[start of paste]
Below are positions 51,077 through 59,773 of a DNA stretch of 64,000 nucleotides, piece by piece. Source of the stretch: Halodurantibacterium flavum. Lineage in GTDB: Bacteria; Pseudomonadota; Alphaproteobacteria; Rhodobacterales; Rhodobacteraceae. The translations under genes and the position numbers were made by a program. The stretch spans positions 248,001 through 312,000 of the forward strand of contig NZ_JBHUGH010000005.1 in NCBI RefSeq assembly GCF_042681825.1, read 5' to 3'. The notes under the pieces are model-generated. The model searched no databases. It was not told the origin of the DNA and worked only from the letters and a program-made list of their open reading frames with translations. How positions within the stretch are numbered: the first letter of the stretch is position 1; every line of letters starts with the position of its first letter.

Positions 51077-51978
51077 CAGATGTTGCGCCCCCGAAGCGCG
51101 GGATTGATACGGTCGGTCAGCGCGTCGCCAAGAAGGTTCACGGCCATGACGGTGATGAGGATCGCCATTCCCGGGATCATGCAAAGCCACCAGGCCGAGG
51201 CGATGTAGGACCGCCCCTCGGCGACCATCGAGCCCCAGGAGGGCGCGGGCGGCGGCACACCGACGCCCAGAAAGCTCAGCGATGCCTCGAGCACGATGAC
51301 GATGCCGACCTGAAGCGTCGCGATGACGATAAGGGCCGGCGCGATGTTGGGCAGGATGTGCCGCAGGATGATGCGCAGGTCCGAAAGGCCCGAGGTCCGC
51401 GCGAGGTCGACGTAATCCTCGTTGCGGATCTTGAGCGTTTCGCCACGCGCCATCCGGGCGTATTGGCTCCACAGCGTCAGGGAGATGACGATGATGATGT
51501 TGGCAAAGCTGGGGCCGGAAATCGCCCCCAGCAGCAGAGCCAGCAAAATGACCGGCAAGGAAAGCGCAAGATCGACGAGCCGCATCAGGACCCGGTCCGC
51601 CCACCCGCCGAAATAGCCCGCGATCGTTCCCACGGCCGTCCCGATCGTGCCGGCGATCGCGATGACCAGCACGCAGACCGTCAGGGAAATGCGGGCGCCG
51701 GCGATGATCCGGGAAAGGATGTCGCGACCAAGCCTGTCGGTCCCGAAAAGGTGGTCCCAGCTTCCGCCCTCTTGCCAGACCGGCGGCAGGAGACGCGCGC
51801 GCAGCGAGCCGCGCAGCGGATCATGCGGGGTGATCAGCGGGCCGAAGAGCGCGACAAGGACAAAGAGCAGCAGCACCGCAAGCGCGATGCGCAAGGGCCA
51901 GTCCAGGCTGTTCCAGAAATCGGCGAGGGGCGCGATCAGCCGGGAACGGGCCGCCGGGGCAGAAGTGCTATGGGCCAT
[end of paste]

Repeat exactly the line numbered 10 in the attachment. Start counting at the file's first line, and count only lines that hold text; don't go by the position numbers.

51701 GCGATGATCCGGGAAAGGATGTCGCGACCAAGCCTGTCGGTCCCGAAAAGGTGGTCCCAGCTTCCGCCCTCTTGCCAGACCGGCGGCAGGAGACGCGCGC